Fans wait for author signings beside the Casterman stall where Hergé’s Tintin is still the best-loved series. Photo: Dominic Bliss

Billions of blue blistering barnacles! There’s a lady dressed up as Tintin. Sporting a mousy quiff, she’s wearing plus fours, white socks and a light blue jumper. Where’s her trusty little dog, though? Snowy must have been left at home. On the streets of Angoulême, everyone else is out in force. This Charente city is full to bursting: nearly a quarter of a million fans are in town for the annual comic book festival – Le Festival International de la Bande Dessinée or FIBD.

They’re all showing signs of comic book fever. In nearly all the shop and café windows are images and figurines of famous comic book characters. Building walls are daubed with huge, colourful murals. At more than 20 different sites across town there are exhibitions, lectures, workshops, films, book markets and author signings. One of the larger venues is an enormous canvas pavilion built over an entire city square, with hundreds of comic book publishers displaying their wares inside. Outside, despite the January rain, thousands of fans are queuing to get in. Once through the doors (and the security checks) they’re squashed up to 30 deep in an attempt to get their precious books signed by the authors.

Stephen Collins, the British author of The Gigantic Beard That Was Evil. Photo: Dominic Bliss

A Bande Apart

Comic books, or bandes dessinées (BDs), as they’re known, are big business in France. Huge business, in fact. According to the magazine consoGlobe, at least 15 new titles are published every day; over 5,500 a year. During the course of a year around 36 million comic books are sold altogether. Translations of Japanese manga comics are enormously popular, as are the flimsier comics, especially the American superhero ones. Recent years have seen the growth of what’s known as graphic novels – normally hardback, highbrow and high-priced. But most popular of all are what’s known as the Franco-Belgian comic books.

The latter have been perennial favourites for us Brits, too: Tintin, Asterix, Lucky Luke, The Smurfs (aka Les Schtroumpfs), Blake and Mortimer… kids of a certain generation on this side of the English Channel grew up to love many of these characters.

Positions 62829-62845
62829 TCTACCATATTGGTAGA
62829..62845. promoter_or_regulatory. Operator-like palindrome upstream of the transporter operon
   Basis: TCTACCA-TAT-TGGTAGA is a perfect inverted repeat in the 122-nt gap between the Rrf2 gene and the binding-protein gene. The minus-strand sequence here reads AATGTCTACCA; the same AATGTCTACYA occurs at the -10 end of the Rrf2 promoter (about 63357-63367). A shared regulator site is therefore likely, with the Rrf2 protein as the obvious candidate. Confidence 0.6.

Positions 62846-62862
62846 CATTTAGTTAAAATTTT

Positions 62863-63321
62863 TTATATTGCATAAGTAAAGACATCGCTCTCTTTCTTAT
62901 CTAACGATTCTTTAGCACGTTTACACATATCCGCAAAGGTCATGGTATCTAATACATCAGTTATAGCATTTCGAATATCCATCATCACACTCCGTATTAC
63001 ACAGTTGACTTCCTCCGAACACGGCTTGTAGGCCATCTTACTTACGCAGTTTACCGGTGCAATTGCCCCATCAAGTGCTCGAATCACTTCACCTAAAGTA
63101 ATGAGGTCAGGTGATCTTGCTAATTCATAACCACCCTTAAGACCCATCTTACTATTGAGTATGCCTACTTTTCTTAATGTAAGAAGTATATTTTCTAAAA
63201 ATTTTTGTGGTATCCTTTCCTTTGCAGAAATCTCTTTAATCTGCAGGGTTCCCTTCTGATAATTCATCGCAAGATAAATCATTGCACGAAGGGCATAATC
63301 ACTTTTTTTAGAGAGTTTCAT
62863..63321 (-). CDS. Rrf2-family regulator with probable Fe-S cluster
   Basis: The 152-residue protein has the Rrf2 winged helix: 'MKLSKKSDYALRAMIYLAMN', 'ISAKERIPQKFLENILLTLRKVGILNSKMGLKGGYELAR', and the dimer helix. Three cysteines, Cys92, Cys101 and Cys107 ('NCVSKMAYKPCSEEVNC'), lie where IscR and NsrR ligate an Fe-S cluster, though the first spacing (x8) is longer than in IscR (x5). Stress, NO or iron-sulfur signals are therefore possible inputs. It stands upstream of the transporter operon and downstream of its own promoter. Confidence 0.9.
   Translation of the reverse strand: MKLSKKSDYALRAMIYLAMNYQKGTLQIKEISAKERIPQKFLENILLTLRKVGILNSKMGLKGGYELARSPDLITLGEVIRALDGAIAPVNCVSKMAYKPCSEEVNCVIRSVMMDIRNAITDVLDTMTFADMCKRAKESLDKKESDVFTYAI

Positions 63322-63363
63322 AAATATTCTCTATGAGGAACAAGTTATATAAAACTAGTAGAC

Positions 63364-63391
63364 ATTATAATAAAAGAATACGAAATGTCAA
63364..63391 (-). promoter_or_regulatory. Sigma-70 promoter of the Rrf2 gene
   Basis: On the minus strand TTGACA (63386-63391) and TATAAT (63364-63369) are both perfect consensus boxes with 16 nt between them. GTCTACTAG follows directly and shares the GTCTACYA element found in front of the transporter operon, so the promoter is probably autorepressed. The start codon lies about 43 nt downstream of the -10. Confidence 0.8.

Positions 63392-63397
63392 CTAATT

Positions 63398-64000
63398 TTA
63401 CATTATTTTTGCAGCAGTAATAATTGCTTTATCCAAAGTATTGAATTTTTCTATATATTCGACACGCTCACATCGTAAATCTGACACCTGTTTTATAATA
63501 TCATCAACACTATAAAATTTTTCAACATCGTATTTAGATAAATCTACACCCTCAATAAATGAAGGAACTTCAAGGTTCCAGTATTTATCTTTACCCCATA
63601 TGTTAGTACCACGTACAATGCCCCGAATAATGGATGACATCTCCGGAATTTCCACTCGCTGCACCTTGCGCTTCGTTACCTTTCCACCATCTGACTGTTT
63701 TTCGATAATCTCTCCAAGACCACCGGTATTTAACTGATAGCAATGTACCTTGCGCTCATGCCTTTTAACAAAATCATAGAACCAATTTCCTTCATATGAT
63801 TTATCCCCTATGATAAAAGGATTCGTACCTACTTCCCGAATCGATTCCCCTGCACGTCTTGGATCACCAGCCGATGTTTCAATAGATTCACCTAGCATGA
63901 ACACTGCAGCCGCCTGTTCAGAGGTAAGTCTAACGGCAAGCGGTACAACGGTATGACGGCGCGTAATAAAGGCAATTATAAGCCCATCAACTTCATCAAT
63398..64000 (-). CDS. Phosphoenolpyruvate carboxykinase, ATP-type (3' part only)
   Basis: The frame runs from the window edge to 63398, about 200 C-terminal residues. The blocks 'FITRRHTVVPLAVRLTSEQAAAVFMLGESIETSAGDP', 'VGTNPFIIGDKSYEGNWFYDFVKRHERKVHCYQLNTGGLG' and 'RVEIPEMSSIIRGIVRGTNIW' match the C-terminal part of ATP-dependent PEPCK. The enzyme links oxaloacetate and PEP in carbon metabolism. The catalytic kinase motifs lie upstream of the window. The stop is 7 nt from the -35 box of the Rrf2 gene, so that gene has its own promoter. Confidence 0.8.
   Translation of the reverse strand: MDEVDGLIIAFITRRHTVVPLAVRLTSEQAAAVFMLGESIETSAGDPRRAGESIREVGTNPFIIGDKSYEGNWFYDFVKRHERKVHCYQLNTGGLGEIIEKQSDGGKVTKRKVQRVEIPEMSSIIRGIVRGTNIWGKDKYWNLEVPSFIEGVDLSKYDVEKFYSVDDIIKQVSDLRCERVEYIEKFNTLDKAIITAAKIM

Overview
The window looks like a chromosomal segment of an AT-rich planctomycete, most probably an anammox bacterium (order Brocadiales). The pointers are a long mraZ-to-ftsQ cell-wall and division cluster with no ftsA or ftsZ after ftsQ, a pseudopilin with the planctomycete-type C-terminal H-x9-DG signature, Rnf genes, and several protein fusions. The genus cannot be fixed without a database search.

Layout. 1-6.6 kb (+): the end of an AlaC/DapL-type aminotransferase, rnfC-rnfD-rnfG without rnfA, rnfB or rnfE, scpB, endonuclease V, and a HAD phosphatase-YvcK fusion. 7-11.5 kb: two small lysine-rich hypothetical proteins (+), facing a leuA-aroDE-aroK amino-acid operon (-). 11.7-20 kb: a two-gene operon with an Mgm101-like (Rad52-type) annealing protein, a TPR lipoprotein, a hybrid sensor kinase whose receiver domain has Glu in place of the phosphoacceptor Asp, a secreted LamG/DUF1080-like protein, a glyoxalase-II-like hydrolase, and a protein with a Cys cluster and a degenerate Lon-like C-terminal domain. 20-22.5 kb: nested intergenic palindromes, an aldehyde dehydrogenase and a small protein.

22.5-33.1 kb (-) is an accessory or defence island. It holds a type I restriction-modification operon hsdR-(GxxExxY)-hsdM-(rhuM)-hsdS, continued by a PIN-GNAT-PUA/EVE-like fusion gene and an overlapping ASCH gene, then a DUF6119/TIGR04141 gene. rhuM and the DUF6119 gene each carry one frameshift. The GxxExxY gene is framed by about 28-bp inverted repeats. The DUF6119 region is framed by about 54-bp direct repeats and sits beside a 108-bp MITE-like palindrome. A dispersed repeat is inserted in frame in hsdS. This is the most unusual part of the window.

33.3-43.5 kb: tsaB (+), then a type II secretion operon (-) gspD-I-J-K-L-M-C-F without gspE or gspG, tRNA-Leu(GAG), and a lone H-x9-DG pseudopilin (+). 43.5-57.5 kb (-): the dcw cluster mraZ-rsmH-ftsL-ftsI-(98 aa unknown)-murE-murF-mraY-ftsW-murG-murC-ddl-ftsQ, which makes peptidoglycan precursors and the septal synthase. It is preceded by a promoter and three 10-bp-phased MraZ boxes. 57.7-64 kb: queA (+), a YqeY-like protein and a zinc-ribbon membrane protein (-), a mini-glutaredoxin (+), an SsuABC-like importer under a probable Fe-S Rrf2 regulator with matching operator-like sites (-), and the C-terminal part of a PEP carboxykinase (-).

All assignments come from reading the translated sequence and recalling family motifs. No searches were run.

In France they call comic books the ninth art (the first eight being architecture, sculpture, painting, dance, music, poetry, cinema and TV). Culturally they are considered far more important than they are in the UK. In Angoulême, for example, enormous amounts of state funding have been used to build the very impressive Cité Internationale de la Bande Dessinée et de l’Image with its museum, library, bookshop and cinema. According to the Association des Critiques et Journalistes de Bande Dessinée, as well as the annual Angoulême festival, there is at least one smaller comic book festival staged every month in France throughout the year.

One of many comic-style murals that adorn the streets of Angoulême. Photo: Dominic Bliss

Forbidden Fruit

To get an anecdotal indication of the medium’s impact, just walk into any French hypermarket and head for the book section. There will be at least one long row dedicated to BDs, with readers both young and grown-up happily rifling through the thousands of tomes on offer. The subject matter is always mind-boggling in its diversity: adventure, fantasy, crime, gothic, sci-fi, war, superheroes, cartoons, even some astonishingly graphic pornography (yes, just metres away from the fruit stall!). Unlike in the English-speaking world, in France it’s perfectly normal for grown men – and they are usually men – to read comic books on public transport, just as they would a traditional novel (although fellow passengers may baulk at the porn).

Comics first established themselves within France’s literary culture in the early 20th century, initially as comic strips in newspapers. It was American cartoon character Mickey Mouse, however, who was the catalyst. In 1934 the owner of a huge French syndication bureau bought the rights from an American publisher to comic book stories featuring the loveable rodent and other Disney characters. He then launched a French-language children’s magazine called Le Journal de Mickey (still published today). Across France and Belgium there quickly followed a whole raft of children’s comic books based on American characters. Sales went stratospheric.

Benoit Vidal signs a copy of his comic Pauline à Paris, which features his grandmother. Photo: Dominic Bliss

Then, with the Second World War and the German invasion, the import of American comics into France and Belgium was duly banned. Into the ensuing vacuum stepped dozens of young authors and artists who created their own home-grown characters. Over the following years, all the most recognisable Franco-Belgian characters came to life: Tintin, Astérix, Les Schtroumpfs, Spirou et Fantasio, Blake et Mortimer. It was the golden age of bandes dessinées.

Back in Angoulême, it feels like comic books are entering their second golden age. In the cavernous marquees dotted around town, hundreds of publishers are flogging their books to the public, luring in fans with author signings. The variety of subject matter is astounding. Lots of children’s cartoons. Whole stalls dedicated to highbrow graphic novels in multiple European languages. A Swiss publisher has produced a comic book version of the William Tell legend. A Swedish publisher is offering a biography of pop band Abba next to a comic book tribute to Stieg Larsson, author of the Millennium trilogy. There’s a Norwegian biography of Edvard Munch. There are superheroes, detective stories, fantasy, LGBT, lots of Nordic noir, plenty of surreal stuff, plus the inevitable porn.

adult comic books are popular in France, openly dealing with sexual themes and graphic by nature. Photo: Dominic Bliss